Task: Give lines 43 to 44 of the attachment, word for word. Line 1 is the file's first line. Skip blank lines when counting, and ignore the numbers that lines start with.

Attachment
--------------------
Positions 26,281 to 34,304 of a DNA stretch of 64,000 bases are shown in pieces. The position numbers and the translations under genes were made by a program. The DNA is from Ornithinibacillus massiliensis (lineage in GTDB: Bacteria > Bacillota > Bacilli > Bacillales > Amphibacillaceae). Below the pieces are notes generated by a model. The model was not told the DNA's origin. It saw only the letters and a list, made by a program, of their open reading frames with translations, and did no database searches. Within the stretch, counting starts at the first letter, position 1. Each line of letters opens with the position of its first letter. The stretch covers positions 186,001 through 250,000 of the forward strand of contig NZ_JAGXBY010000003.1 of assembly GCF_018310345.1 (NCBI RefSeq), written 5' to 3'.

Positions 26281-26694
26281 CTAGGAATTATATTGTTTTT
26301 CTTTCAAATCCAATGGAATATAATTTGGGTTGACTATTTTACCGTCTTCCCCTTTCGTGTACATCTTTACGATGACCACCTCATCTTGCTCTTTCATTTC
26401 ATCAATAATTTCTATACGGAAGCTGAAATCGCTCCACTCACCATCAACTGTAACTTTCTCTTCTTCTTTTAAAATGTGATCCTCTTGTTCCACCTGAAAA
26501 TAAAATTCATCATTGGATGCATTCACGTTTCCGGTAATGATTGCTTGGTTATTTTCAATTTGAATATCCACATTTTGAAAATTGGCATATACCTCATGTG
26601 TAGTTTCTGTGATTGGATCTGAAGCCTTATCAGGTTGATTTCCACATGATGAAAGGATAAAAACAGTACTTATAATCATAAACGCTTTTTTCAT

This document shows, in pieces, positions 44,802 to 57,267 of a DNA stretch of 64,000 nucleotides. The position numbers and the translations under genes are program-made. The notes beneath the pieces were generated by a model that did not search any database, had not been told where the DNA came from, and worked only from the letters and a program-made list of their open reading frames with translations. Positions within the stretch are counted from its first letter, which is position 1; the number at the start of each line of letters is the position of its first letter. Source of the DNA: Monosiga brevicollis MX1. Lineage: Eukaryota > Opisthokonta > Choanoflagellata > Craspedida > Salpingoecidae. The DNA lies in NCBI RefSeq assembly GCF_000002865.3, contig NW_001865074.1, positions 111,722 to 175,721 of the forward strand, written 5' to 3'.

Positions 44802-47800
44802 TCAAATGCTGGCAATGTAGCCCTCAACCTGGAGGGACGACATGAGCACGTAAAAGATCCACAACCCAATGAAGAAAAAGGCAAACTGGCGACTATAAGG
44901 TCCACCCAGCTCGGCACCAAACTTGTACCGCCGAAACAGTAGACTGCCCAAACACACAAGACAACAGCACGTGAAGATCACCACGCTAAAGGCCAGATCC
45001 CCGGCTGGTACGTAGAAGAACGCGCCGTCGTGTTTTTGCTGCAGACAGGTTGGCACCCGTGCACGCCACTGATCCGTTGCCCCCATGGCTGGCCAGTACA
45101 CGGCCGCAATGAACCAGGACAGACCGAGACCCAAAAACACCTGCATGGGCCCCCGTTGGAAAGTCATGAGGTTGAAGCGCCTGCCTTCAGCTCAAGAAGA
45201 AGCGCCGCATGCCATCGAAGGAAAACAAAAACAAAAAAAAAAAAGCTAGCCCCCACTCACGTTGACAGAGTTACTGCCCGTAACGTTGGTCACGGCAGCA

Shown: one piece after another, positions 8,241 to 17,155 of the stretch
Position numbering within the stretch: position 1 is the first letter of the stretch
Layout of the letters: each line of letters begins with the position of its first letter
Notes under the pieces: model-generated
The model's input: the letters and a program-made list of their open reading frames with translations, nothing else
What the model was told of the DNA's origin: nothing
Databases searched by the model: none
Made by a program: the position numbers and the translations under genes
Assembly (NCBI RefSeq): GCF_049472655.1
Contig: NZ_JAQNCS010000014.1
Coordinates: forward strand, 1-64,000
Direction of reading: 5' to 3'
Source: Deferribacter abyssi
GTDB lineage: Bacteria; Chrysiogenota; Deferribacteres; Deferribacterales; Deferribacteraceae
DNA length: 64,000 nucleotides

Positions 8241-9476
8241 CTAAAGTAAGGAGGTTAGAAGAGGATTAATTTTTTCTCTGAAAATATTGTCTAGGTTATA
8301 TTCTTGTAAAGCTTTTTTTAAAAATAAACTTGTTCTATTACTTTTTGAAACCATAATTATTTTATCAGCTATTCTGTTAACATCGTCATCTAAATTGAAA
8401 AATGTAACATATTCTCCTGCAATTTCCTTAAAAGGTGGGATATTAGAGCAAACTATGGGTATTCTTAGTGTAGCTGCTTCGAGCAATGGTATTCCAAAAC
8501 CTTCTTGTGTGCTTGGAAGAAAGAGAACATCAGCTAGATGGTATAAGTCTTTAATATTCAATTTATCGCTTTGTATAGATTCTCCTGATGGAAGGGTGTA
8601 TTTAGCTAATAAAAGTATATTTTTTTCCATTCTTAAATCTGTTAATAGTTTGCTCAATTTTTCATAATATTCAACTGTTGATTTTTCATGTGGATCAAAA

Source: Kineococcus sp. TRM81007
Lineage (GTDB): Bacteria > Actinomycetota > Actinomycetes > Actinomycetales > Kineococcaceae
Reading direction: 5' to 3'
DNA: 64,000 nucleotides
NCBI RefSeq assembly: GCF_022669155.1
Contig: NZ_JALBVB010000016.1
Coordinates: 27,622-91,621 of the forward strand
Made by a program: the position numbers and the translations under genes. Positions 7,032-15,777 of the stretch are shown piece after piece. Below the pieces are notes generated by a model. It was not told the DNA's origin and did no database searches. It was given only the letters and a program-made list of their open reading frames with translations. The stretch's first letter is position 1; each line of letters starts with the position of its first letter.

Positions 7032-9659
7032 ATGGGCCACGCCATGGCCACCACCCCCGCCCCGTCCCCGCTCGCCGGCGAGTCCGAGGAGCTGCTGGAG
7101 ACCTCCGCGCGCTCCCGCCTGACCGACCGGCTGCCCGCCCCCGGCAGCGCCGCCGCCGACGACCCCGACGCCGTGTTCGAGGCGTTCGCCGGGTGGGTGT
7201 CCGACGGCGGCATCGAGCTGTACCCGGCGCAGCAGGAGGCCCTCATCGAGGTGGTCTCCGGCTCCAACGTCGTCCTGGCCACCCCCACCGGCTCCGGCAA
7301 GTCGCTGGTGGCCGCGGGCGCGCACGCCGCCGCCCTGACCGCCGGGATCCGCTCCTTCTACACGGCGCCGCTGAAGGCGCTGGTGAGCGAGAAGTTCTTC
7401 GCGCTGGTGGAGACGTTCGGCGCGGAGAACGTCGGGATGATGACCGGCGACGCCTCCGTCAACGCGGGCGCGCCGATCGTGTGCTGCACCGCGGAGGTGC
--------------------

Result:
Made by a program: the position numbers and the translations under genes. Positions 7,032-15,777 of the stretch are shown piece after piece. Below the pieces are notes generated by a model. It was not told the DNA's origin and did no database searches. It was given only the letters and a program-made list of their open reading frames with translations. The stretch's first letter is position 1; each line of letters starts with the position of its first letter.

Positions 7032-9659